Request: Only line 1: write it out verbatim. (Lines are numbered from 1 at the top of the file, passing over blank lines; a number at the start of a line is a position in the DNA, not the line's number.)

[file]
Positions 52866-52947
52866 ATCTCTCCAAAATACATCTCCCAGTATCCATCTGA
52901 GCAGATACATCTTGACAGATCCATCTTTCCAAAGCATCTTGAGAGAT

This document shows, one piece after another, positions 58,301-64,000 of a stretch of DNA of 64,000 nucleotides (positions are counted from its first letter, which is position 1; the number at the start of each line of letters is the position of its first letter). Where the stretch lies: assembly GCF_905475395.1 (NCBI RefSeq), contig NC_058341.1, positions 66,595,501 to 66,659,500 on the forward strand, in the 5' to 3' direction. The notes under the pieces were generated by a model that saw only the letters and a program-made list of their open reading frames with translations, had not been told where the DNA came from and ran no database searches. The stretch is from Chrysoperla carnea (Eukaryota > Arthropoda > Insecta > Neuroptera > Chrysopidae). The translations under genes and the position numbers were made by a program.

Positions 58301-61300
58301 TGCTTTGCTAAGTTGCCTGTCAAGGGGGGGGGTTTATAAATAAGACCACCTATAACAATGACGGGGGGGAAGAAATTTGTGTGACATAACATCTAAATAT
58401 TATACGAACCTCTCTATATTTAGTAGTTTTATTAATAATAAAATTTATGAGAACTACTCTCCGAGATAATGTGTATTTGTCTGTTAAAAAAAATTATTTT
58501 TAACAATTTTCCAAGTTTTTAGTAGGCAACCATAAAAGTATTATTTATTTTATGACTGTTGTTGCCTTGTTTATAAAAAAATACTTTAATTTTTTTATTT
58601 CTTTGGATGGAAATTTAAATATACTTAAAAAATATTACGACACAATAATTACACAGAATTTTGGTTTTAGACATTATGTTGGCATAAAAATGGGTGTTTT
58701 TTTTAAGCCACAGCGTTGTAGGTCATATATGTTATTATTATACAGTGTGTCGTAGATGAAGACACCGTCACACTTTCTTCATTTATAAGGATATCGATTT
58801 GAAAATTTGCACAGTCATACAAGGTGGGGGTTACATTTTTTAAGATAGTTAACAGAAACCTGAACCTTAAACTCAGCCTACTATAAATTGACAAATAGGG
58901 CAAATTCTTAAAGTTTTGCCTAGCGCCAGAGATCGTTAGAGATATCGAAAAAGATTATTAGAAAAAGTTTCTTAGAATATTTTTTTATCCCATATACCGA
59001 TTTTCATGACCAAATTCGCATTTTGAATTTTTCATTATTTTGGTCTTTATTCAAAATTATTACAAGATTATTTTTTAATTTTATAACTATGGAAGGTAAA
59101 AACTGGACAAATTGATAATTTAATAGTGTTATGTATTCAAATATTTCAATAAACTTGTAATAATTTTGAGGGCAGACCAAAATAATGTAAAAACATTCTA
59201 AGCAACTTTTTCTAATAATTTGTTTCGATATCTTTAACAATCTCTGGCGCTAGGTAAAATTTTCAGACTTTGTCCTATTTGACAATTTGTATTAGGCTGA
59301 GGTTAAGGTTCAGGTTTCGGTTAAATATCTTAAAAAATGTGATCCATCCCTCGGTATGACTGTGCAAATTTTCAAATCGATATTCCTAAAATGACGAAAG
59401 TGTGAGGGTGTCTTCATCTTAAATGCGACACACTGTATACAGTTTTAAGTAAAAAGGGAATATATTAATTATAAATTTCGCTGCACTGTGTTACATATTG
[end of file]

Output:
Positions 52866-52947